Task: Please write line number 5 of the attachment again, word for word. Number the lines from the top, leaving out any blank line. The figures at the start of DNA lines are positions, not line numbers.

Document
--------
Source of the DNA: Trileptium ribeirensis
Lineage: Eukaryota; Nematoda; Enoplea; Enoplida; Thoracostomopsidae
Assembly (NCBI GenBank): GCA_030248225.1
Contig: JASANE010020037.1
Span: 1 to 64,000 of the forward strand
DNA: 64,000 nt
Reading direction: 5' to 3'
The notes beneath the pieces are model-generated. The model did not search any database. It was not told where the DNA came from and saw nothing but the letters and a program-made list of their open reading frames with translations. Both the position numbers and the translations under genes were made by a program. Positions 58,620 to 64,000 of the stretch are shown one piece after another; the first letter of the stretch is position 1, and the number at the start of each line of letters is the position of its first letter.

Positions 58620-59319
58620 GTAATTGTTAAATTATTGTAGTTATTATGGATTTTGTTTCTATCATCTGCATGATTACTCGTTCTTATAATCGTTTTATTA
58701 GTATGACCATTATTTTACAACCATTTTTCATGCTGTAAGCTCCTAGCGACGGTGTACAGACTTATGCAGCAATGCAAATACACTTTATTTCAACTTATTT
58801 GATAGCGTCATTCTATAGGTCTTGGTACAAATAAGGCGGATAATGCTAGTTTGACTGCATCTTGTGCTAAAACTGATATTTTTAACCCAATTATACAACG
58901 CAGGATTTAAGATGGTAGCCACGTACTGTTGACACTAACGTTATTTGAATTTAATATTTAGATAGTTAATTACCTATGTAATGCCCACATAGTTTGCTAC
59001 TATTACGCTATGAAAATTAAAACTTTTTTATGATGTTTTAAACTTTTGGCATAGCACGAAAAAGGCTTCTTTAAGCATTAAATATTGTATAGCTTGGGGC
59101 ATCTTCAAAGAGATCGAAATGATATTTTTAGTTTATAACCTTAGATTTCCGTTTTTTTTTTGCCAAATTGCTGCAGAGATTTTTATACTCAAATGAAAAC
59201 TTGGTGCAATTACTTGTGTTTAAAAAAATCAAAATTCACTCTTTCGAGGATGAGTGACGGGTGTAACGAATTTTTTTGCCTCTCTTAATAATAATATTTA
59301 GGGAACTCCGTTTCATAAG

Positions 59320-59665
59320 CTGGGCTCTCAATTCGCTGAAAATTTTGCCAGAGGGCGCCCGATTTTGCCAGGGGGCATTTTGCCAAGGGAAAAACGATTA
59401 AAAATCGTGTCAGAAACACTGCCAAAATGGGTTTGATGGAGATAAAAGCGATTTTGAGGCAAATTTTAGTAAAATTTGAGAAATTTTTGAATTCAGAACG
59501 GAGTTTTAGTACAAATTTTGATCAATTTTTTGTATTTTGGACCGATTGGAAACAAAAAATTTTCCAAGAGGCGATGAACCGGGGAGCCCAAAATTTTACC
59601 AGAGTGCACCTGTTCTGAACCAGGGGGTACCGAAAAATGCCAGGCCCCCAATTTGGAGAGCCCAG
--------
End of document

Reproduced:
Span: 1 to 64,000 of the forward strand